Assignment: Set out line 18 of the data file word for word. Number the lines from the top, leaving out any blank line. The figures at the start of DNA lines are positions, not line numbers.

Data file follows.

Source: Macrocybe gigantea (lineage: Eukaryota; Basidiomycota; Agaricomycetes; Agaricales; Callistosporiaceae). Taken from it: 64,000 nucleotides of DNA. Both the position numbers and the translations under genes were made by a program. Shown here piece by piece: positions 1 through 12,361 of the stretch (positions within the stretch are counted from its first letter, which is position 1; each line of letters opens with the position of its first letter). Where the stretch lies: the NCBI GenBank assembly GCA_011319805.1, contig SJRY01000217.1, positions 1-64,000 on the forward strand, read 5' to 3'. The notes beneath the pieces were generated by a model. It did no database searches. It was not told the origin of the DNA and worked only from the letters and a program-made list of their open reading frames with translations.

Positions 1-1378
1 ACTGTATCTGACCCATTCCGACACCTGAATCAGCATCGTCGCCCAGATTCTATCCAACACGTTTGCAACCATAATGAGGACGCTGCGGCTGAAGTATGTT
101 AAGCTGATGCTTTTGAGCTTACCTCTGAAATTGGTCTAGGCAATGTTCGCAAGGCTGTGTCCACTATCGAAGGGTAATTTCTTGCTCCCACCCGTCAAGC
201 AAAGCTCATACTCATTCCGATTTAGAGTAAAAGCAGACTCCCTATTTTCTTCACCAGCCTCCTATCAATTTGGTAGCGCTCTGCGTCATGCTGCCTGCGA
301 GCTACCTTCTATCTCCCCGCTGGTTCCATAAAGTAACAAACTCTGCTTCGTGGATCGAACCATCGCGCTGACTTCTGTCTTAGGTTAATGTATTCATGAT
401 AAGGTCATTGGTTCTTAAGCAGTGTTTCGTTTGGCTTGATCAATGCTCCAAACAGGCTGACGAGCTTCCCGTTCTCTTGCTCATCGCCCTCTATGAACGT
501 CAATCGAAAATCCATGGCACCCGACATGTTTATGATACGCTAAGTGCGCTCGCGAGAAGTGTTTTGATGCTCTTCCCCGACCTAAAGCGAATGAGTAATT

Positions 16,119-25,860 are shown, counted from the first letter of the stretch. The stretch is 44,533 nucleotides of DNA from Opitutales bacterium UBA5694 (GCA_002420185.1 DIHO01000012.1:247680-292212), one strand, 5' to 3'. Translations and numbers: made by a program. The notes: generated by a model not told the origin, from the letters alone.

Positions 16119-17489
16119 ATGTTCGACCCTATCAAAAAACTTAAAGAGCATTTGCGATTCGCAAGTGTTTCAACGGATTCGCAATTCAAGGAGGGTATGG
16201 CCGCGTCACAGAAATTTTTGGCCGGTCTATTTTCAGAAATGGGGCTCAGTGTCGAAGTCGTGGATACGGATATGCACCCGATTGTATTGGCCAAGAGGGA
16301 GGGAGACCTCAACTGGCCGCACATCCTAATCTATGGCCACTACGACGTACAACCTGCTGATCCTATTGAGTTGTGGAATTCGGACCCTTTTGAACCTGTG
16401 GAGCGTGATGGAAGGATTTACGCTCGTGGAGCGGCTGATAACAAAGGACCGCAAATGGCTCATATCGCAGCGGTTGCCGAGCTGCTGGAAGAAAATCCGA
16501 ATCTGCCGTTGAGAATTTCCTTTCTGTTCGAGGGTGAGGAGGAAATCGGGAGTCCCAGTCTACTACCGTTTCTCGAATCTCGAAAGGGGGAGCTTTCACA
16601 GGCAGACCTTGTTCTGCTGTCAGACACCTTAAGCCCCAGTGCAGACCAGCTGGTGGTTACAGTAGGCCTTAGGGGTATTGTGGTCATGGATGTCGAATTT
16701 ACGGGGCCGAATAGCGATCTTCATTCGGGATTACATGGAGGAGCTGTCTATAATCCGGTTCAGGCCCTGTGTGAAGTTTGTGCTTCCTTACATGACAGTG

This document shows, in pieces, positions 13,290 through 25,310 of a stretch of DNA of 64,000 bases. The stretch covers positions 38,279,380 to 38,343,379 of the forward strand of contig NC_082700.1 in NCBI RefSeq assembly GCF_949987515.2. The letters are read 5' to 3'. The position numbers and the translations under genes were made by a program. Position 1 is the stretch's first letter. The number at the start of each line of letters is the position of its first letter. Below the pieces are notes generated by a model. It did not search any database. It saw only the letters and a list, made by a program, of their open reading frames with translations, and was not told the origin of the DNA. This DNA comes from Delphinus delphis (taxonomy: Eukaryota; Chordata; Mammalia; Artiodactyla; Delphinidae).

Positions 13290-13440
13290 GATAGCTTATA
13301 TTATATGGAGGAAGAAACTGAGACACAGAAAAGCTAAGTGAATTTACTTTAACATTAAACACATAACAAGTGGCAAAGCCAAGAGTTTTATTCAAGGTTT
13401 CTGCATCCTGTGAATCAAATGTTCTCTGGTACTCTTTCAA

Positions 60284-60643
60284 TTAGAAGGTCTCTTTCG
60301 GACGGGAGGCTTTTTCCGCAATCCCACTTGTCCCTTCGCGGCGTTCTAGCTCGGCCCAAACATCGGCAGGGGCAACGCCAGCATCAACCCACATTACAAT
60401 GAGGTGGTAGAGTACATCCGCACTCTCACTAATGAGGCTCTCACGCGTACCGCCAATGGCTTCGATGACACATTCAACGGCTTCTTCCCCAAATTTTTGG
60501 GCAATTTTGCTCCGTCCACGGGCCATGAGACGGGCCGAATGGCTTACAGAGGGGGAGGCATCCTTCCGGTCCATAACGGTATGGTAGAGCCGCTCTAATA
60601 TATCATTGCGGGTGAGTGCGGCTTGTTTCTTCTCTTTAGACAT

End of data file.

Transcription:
This document shows, in pieces, positions 13,290 through 25,310 of a stretch of DNA of 64,000 bases. The stretch covers positions 38,279,380 to 38,343,379 of the forward strand of contig NC_082700.1 in NCBI RefSeq assembly GCF_949987515.2. The letters are read 5' to 3'. The position numbers and the translations under genes were made by a program. Position 1 is the stretch's first letter. The number at the start of each line of letters is the position of its first letter. Below the pieces are notes generated by a model. It did not search any database. It saw only the letters and a list, made by a program, of their open reading frames with translations, and was not told the origin of the DNA. This DNA comes from Delphinus delphis (taxonomy: Eukaryota; Chordata; Mammalia; Artiodactyla; Delphinidae).